Titus, and the seven Catholic Epistles by James, Peter,
Jude and John. By GEORGE BENSON, D. D.' London,
1752, 1756. 2 vols. 4to.

See remarks under the name of Peirce.

BEZA. 6 Testamentum novum, sive novum fœdus
Jesu Christu, D. N. &c. THEODORUS BEZE.' Fourth
edition, 1689. 1 vol. folio.

'Beza is undoubtedly the best critic on the Greek language of
any commentator we have.' Dr. Doddridge, quoted by Horne,
Intro. ii. 783.


A Bible Class and Family Expositor;
or a Familiar Guide to the study of the New Testa-
ment. Being a condensed Summary of the most valua-
ble Commentaries; compiled chiefly from a work of the
Rev. George Holden, A. M. By THOMAS C. BROWNELL,
D. D., LL. D. Bishop of the Diocese of Connecticut.'
Hartford, 1823. 1 vol. 12mo.

This author does not need any other voucher for his orthodoxy,
than the office which he holds in the Episcopal Church.

S. Benedicti, Congregationis S. S. Vitomni et Hidulphi,
Commentarium literale in omnes ac singulos tum Veteris
cum Novi Testamenti libros, e Gallico in Latinum ser-
monem translatum.' 8 vols. folio. Augsburg, 1734,

'It has a vast apparatus of prefaces and dissertations, in which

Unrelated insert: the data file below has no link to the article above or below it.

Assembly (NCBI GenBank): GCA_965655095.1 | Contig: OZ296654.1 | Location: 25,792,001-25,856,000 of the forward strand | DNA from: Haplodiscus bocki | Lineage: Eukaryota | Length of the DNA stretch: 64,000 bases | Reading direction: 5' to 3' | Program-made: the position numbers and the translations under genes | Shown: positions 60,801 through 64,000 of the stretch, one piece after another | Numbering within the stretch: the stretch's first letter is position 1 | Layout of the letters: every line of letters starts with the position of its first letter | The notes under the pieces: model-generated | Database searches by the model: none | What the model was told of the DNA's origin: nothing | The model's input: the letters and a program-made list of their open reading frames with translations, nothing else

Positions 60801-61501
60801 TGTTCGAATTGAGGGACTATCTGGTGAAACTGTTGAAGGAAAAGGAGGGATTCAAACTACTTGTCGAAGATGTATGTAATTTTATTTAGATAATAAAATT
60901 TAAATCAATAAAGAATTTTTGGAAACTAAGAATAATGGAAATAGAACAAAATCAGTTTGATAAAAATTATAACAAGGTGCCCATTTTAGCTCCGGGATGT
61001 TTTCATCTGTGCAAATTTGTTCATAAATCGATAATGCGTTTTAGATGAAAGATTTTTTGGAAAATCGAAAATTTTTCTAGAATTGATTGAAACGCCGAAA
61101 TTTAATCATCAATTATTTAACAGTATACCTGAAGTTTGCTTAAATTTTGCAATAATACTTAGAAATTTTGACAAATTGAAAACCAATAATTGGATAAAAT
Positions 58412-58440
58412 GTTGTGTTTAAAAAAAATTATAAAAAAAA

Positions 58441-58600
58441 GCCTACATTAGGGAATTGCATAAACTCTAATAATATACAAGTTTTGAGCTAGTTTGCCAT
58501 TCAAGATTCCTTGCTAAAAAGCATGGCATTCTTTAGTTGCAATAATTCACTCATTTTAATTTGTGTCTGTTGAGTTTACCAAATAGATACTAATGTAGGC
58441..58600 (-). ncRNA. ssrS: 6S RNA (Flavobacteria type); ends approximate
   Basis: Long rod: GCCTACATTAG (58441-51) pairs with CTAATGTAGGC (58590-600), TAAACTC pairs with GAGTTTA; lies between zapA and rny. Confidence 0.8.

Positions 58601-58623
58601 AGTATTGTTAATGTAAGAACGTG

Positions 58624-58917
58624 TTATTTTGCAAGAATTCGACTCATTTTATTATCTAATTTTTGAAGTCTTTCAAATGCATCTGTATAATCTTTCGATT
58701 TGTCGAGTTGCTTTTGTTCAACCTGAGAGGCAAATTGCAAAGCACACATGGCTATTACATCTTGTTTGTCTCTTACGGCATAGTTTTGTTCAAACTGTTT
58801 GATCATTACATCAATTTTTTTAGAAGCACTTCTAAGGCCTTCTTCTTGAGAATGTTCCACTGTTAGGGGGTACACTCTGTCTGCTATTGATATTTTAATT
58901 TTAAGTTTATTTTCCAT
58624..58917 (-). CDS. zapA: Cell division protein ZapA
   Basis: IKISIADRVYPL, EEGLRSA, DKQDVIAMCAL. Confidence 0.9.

immense learning, good sense, sound judgment, and deep piety are
invariably displayed. This is without exception the best comment
on the sacred writings ever published, either by Catholics or Protest-
Dr. A. Clarke.


'Walchius (Bibl. Theol. vol. iv. p. 433,) has pronounced an
equally strong, but well-deserved eulogium on this valuable work,
to which we have been largely indebted in the course of these
volumes.' Horne, Intro. ii. 750.

CAMPBELL. The four Gospels, translated from the
Greek, with Preliminary Dissertations and Notes Critical
and Explanatory. By GEORGE CAMPBELL, D. D., F. R. S.

Edinburgh, Principal of the Marischal College, Aberdeen.'
Boston, 1824. 4 vols. 8vo.

'The extensive circulation of this valuable work, which has